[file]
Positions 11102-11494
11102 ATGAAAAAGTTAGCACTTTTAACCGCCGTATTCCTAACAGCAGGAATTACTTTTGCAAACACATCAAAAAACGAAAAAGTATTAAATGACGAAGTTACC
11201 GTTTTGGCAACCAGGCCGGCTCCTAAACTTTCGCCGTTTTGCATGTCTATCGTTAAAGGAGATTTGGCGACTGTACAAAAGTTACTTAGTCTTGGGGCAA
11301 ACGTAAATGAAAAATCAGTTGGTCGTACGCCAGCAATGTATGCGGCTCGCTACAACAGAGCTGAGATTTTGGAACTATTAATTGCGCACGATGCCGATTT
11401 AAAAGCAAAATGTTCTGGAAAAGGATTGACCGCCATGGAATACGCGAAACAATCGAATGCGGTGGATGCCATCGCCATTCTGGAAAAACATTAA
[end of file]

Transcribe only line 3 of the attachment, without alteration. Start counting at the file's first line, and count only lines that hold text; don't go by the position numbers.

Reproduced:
11201 GTTTTGGCAACCAGGCCGGCTCCTAAACTTTCGCCGTTTTGCATGTCTATCGTTAAAGGAGATTTGGCGACTGTACAAAAGTTACTTAGTCTTGGGGCAA